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COVID-19 and Higher Education in Latin America: Challenges and possibilities in the transition to online education

By Dante Salto / September 2020

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Higher-education institutions worldwide had to unavoidably switch from face-to-face to online instruction due to social distancing and lockdown measures adopted across the world. Even beyond higher education, educational institutions—among other “non-essential” services—had to close their physical doors to contain the virus’ spread. Even though some countries have decided to reopen some services, by July 2020, as many as 110 countries mandate system-wide school closures affecting more than 1 billion learners worldwide [1]. 

The physical closure of educational institutions, including higher education, has led to the adoption of online tools. This move toward online instruction occurs in the context of the COVID-19 global emergency, but it could have lasting consequences in the provision of higher education. Everyone with more or less resistance and every institution with more or less capacity and experience has moved to emergency remote education (ERE).

A New Reality In A Highly Unequal Region

Latin American countries and universities also had to adapt to the new reality of this global health emergency closing educational buildings worldwide. The move to the online provision of higher education took place in the context of rapid changes. A quick scan of the statements from leading Latin American higher education associations shows how higher education leaders across the region call for adopting ERE and possible hybrid approaches in the post-COVID world [2, 3, 4]. Those calls reiterate the importance of developing solutions to attenuate lasting inequality in the region.

As higher education institutions in Latin America rushed to move their teaching online [5, 6, 7, 8, 9, 10], they faced at least two core limitations: 1) the disadvantages generated by the unequal access to technology and the internet; ad 2) their capacity to do so in a short time and with limited capacity. Although Latin America has made remarkable progress toward bridging the internet access gap in the last decades, only 63 percent of the population in the region accessed the internet in 2017. Furthermore, as shown in Figure 1, access remains unequal across countries. Unsurprising, yet alarming, is the gap between the percentage of individuals who use the internet in Nicaragua than in Chile. In the Central American country, fewer than 3 out of 10 individuals use the internet while in the South American country, more than 80 percent of the population uses it [11]. Within countries, more even so in low-income countries, the socio-economic status and location–urban versus rural—play a critical role, not only in access but also in the quality, speed of the service. In a similar vein, educational coverage and performance vary across the region and within each country in drastic ways.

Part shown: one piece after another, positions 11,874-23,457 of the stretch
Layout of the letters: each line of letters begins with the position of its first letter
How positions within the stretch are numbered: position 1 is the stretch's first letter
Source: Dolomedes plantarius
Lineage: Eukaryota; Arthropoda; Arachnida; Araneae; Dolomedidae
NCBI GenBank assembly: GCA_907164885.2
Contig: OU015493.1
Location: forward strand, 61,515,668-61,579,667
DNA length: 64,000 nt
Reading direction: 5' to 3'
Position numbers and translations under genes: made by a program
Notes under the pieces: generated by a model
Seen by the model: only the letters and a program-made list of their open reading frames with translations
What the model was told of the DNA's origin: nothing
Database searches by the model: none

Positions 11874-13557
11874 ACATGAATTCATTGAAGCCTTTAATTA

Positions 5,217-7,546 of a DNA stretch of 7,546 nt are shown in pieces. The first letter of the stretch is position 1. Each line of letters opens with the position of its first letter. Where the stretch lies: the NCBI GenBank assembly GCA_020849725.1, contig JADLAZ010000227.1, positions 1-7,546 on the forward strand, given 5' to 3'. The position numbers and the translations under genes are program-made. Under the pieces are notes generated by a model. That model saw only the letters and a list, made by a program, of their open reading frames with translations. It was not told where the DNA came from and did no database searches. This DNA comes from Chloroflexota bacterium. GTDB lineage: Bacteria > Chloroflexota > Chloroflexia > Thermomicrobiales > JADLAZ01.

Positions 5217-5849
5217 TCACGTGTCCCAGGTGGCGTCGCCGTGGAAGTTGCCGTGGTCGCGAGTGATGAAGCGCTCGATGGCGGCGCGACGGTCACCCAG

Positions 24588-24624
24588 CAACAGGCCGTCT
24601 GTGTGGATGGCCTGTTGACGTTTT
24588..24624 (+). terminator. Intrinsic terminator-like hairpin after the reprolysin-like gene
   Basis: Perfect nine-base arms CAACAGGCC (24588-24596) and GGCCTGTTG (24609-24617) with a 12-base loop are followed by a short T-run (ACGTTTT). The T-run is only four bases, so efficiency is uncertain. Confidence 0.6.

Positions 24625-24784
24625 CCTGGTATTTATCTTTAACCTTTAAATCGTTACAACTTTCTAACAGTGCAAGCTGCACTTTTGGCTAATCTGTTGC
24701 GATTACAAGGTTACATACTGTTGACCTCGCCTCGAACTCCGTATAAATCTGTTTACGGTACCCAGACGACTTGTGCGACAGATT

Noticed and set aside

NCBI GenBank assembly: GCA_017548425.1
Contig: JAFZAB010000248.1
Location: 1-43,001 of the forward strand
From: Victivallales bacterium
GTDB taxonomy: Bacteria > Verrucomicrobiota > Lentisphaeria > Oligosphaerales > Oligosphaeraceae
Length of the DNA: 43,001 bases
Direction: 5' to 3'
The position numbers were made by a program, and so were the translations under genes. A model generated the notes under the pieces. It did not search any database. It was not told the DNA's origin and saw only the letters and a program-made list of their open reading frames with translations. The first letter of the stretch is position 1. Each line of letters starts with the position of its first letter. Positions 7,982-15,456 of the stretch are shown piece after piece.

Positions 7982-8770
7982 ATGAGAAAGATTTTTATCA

Figure 1. Individuals using the internet (% of the population) in selected Latin American countries (2017).

[click to enlarge]

Source: Author's elaboration based on International Telecommunication Union data via the World Bank database.

Unequal access to the internet has called for creative approaches to overcome these issues. For example, the University of Campinas in Brazil has distributed sim cards with prepaid internet plans to students who already had a cellphone but did not have data plans and internet access [12].

Capacity Versus Willingness, Switching Online

Beyond internet access issues, universities faced the transition to ERE without much capacity or experience to do so [13]. Only some institutions in Latin America offer a significant number of programs online, usually lead by private institutions. For instance, in Argentina, distance education enrollment skyrocketed in the private sector ahead of the COVID-19 crisis. While the private sector only enrolls 18 percent of the students who attend face-to-face programs, an astonishing 66 percent of the distance education students enroll in the private sector.

The situation has unearthed long-standing debates between those defending and opposing online education. The largest and one of the most prestigious universities in Argentina, the University of Buenos Aires modified its academic calendar until the face-to-face classes resume [14]. The university cited quality concerns as core reasons to avoid switching the courses online. However, some academic units within the university provide support to students. In the last weeks, the university has embraced ERE as the lockdown measures will likely persist for the rest of the year.